The Antarctic Monument has been designed by the distinguished sculptor, Oliver Barratt. He has created a unique work which is in two parts - one in the United Kingdom and the other in the Southern Hemisphere. This reflects the environmental and scientific link between Britain and the Antarctic whilst at the same time recognising the emotional and physical separation experienced by explorers.
One part symbolises a mould made of British oak from which the other stainless steel part has been cast.
A detail of the gap between the two sides of the Monument - an elliptical shape that is the basis of the Southern Part of the Monument in the Falkland Islands.
Trustee Brian Dorsett Bailey assists Oliver Barratt in the rough chiselling of the Cambridge Monument.
The Antarctic Monument was unveiled outside the Scott Polar Research Institute on 12 May 2011
The Antarctic Monument created by the sculptor Oliver Barratt was unveiled by the artist and the Chairman of the British Antarctic Monument Trust to applause from well over a hundred family and friends.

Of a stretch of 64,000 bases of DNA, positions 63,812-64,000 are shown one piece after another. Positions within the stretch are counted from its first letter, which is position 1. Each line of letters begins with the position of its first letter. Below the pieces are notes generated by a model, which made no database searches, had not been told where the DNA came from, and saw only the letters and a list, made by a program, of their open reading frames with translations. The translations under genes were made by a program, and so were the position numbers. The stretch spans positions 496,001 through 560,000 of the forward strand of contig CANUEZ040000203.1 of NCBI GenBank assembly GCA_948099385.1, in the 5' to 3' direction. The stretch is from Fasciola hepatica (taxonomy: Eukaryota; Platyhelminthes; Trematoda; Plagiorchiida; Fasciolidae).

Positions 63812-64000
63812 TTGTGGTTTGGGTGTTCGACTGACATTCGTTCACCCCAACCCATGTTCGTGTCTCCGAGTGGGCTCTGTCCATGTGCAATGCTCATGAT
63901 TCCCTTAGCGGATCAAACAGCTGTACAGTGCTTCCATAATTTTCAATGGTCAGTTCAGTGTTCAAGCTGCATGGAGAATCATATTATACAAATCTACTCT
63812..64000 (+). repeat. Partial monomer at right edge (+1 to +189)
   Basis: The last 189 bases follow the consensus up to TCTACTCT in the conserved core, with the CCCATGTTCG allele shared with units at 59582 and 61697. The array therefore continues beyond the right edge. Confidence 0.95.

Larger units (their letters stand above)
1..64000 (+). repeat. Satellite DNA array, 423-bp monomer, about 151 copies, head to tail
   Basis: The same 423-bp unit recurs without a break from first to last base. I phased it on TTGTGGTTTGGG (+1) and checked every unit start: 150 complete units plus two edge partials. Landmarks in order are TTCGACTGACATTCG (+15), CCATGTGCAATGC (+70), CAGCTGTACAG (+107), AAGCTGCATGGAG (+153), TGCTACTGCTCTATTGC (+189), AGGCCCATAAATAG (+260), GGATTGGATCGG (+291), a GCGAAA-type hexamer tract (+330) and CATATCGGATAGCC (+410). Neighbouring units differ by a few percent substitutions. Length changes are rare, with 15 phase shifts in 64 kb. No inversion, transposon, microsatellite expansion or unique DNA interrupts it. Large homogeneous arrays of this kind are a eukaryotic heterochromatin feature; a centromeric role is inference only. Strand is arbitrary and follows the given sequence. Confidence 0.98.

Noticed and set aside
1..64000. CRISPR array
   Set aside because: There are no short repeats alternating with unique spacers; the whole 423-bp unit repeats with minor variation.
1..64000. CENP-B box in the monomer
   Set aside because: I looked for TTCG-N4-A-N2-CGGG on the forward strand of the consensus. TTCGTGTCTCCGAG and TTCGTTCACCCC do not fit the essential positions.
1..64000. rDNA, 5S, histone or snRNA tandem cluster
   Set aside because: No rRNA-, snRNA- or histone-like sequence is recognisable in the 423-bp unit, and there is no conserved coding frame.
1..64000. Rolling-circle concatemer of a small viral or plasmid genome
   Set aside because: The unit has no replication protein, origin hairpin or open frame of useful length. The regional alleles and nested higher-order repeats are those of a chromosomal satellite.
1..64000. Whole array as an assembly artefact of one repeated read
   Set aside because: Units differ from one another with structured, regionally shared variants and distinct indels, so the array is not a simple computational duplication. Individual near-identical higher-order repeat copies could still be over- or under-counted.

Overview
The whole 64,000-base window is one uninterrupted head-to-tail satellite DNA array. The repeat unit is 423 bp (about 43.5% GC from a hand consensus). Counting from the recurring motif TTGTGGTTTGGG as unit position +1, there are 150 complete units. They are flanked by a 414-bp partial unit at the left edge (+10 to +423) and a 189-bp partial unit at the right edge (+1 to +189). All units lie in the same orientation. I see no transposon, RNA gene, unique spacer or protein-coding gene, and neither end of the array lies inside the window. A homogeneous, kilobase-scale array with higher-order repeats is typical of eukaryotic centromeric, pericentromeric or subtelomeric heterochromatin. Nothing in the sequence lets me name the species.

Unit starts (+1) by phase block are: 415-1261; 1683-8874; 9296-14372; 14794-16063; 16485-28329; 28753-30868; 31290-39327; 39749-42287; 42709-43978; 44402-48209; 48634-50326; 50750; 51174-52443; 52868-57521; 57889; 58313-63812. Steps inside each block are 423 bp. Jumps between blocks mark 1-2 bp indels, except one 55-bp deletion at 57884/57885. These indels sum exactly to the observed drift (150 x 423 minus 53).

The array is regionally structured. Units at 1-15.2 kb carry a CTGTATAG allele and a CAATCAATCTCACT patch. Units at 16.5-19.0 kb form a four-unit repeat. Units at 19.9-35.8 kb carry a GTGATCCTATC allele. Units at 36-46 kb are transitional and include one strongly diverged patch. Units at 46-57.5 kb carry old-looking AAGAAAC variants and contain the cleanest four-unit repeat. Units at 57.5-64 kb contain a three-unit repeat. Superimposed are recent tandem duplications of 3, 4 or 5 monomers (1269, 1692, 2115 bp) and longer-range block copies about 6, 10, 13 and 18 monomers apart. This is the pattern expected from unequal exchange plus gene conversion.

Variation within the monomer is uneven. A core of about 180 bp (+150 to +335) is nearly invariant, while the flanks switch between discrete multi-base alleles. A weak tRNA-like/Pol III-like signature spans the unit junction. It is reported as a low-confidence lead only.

Antarctic Monument at the Scott Polar Research Institute in Lensfield Road, Cambridge. Photo Julian Paren
Professor Julian Dowdeswell, Director of the Scott Polar Research Institute, welcomed the friends and relatives of those who died in the Antarctic saying that the monument to "those who lost there lives in Antarctica in pursuit of science" was wholly fitting in the Institute which had been set up by money to continue Scott's scientific work.
After the unveiling to a round of applause Oliver Barratt explained the significance of his design of the monument, saying that the living and dead were inter-dependent. The living depended on the dead for their understanding and appeciation of the world.
The Director concluded the afternoon by inviting the familiies and friends to explore the newly furbished Polar Museum and take tea in the Entrance Hall.